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Symptoms possible ALS?

Sunny25

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Hi,

I want to thank you all for taking the time to read my post and offer your advice/opinions.

I am a 32 year old female and I delivered a baby 8 weeks ago. 6 weeks ago I started having pain in the very top of my posterior thigh and groin area on the left side. Over the next few days I started having muscle aches and feeling of tightness in my left thigh and left calf all the way down to my left foot. I also had several episodes of muscle twitching in my left thigh, left calf and left foot. Over the past 6 weeks the muscles in my left leg ache and burn after I’ve been up moving/walking. It feels like the muscles in my left leg get tired or worked out more than my right side.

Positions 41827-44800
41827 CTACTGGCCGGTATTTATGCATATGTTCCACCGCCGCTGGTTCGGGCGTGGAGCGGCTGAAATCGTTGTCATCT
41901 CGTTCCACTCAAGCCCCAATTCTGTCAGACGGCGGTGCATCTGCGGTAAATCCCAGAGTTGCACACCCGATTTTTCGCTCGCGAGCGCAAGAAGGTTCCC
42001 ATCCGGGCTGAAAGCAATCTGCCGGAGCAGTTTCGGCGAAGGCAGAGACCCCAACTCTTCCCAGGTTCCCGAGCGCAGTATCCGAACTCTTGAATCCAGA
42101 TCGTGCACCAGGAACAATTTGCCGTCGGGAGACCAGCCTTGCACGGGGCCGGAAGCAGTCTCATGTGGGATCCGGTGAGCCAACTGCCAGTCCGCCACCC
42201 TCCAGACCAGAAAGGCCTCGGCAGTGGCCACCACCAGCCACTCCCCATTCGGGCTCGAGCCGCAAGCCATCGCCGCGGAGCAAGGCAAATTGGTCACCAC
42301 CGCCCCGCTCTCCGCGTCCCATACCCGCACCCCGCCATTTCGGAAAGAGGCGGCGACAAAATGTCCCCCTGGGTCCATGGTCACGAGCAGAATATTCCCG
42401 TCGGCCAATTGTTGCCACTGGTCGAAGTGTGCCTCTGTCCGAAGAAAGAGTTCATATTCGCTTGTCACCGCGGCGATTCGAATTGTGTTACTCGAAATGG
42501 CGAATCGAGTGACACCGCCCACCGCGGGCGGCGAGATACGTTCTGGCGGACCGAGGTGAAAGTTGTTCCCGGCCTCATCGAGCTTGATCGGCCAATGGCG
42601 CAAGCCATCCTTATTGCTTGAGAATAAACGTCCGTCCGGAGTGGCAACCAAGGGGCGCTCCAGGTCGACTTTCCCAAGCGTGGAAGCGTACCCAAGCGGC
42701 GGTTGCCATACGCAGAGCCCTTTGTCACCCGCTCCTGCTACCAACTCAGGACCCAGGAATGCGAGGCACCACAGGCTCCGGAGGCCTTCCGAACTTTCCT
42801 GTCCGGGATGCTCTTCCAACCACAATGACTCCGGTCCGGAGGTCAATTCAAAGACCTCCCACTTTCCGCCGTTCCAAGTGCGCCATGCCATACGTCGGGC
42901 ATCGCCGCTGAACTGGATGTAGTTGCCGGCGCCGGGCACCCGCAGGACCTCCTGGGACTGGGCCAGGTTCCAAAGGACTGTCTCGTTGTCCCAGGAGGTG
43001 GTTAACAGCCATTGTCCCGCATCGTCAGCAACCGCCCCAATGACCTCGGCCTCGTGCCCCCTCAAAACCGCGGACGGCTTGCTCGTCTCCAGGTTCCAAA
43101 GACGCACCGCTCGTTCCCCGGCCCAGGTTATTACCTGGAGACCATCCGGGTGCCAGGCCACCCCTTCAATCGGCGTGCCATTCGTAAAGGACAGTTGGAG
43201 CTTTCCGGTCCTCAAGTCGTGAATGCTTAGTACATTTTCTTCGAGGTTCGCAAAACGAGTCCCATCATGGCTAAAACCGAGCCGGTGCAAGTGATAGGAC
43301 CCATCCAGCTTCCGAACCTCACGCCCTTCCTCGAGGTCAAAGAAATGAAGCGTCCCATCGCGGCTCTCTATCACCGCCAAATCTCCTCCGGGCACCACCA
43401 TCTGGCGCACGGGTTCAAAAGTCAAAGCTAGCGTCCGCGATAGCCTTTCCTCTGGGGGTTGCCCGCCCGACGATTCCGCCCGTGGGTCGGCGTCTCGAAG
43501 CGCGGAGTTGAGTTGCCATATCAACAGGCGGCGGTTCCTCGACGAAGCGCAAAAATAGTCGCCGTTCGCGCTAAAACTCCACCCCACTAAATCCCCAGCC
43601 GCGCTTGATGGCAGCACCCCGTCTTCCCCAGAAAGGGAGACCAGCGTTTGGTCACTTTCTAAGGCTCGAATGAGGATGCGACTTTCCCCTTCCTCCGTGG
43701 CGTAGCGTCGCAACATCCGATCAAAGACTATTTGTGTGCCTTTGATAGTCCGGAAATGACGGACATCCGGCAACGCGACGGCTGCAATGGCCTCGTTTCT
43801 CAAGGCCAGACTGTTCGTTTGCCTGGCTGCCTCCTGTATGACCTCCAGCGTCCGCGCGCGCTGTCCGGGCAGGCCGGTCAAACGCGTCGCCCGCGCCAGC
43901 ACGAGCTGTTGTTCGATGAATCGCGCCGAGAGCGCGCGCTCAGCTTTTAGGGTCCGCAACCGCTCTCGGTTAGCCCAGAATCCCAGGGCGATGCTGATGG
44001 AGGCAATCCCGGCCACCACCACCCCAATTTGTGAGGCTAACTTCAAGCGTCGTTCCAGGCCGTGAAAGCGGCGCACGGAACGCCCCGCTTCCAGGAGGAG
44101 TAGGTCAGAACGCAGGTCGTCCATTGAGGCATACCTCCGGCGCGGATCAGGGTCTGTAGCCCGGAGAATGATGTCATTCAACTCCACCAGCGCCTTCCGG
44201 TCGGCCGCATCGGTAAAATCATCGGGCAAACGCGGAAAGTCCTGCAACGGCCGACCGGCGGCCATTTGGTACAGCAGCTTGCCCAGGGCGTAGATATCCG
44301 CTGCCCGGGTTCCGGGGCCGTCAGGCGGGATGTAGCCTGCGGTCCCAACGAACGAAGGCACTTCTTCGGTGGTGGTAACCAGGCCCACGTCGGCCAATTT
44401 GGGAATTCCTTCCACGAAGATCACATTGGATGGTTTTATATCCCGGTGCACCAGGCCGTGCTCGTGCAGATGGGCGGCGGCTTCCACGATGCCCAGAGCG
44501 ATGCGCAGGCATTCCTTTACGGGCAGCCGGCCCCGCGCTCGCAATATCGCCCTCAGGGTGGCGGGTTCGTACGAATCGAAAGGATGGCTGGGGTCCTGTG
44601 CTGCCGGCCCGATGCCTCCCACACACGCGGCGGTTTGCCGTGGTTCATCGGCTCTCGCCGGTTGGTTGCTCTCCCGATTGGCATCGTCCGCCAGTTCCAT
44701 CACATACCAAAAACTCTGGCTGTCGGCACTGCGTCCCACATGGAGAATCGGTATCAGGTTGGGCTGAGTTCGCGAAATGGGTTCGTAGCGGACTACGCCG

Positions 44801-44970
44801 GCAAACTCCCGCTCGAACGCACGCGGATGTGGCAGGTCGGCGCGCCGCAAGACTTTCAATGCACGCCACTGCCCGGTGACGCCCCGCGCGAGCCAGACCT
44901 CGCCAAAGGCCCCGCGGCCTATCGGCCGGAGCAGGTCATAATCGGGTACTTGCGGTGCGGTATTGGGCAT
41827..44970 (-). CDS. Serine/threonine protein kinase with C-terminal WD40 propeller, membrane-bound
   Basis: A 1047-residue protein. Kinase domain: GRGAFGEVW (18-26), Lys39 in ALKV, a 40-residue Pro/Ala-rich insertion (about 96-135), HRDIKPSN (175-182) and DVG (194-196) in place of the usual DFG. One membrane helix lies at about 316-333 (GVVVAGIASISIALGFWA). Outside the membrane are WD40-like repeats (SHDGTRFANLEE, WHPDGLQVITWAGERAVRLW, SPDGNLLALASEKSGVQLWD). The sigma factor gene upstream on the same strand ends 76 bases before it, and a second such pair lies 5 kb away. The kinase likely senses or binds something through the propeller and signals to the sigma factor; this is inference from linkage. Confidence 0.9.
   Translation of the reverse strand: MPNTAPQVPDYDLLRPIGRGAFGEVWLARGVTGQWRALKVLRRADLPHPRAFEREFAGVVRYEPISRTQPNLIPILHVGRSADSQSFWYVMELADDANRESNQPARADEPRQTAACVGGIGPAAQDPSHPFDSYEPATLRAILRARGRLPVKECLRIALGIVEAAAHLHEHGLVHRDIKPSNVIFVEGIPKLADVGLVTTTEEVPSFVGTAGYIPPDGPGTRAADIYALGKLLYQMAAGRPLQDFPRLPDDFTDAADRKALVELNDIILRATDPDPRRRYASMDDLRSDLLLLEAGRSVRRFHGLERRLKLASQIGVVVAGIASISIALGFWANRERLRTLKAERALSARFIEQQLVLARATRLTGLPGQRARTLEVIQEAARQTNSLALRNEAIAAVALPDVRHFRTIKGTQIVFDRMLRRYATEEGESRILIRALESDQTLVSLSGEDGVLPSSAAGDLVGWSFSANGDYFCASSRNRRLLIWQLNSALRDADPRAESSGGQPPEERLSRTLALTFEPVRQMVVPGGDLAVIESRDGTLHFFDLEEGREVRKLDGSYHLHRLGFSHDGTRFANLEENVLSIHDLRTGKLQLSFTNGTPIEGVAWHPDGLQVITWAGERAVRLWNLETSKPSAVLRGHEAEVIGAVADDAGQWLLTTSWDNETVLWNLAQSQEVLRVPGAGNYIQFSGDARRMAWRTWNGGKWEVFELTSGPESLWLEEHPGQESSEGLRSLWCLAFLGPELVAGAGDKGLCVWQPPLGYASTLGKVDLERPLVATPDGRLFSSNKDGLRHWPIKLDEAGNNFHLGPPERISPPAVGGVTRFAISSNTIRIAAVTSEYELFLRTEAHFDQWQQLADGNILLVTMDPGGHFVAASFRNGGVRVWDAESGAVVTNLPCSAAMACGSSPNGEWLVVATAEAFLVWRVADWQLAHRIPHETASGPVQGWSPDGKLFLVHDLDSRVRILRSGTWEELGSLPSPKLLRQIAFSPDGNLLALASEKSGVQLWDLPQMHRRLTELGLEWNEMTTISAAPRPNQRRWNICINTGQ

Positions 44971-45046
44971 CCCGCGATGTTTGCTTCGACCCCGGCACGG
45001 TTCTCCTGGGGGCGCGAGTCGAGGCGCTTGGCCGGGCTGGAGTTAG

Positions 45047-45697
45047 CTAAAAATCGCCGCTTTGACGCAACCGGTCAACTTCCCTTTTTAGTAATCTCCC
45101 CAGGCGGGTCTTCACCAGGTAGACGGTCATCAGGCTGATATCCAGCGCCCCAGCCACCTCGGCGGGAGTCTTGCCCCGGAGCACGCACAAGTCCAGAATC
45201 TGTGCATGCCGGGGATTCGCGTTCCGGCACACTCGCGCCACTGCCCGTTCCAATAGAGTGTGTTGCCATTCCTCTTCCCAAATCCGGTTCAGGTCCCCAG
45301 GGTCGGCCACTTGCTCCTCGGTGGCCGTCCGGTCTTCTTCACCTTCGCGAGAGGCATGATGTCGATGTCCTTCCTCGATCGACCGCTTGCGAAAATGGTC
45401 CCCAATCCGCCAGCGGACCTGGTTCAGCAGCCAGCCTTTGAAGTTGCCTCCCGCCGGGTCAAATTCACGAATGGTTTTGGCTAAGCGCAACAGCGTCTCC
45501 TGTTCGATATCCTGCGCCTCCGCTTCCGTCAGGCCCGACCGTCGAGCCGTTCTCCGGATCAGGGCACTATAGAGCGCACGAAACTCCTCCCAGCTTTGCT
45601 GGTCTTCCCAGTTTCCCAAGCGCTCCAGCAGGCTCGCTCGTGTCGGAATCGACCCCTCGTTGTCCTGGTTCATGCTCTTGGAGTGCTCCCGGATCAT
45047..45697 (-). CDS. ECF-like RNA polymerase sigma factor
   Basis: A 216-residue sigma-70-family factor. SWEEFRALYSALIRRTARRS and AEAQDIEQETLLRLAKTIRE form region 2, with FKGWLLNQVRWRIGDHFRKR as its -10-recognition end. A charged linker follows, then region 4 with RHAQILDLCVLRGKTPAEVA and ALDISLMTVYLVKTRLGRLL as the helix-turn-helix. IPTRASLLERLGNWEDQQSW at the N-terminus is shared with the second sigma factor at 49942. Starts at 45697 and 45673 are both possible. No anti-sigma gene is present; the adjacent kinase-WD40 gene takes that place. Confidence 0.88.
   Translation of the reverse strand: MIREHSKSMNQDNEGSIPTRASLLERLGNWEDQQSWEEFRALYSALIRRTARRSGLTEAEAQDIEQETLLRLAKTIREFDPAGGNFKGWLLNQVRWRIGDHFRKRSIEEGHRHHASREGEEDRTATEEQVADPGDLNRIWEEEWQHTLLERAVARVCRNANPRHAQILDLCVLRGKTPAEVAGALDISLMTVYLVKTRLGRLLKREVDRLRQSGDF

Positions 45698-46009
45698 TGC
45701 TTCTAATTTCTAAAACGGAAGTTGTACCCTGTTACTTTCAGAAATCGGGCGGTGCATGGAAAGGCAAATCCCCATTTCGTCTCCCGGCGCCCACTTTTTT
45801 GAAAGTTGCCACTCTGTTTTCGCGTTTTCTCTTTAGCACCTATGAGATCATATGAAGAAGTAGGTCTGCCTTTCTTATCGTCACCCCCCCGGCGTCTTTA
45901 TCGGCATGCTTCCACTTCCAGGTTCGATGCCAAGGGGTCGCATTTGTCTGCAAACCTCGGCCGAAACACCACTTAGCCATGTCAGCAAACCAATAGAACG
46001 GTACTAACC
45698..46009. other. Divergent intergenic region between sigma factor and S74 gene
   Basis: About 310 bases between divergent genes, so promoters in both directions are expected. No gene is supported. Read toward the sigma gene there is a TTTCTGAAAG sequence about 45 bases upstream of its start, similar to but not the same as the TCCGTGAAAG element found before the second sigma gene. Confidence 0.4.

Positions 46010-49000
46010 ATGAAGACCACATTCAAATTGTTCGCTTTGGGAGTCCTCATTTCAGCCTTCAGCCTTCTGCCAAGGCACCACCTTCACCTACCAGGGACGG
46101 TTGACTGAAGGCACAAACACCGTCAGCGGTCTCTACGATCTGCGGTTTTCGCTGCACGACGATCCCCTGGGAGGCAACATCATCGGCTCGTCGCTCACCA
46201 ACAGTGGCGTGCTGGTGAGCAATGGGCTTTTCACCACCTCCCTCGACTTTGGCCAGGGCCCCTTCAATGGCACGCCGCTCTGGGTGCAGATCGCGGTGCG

I have also been having occasional muscle twitches all over my body from my eyelids, arms, hands, legs and feet. I saw my primary care doctor 2 weeks after this started and she tested my strength, reflexes etc and said everything was normal. She drew a CK level which was normal. Vitamin D level was low. She started me on vitamin D high dose for 8 weeks and said this was most likely causing my symptoms. I’ve been on it for 5 weeks now with no improvement.

This week I’ve started feeling like the muscles in my left arm are now aching and burning and tiring out faster than my right arm. The muscle twitches have become more frequent all over this week as well. The twitches start and stop but some have lasted a day or 2 in one area before stopping.

With your knowledge and experience, do these symptoms sound concerning or consistent with early signs of ALS?
 

KarenNWendyn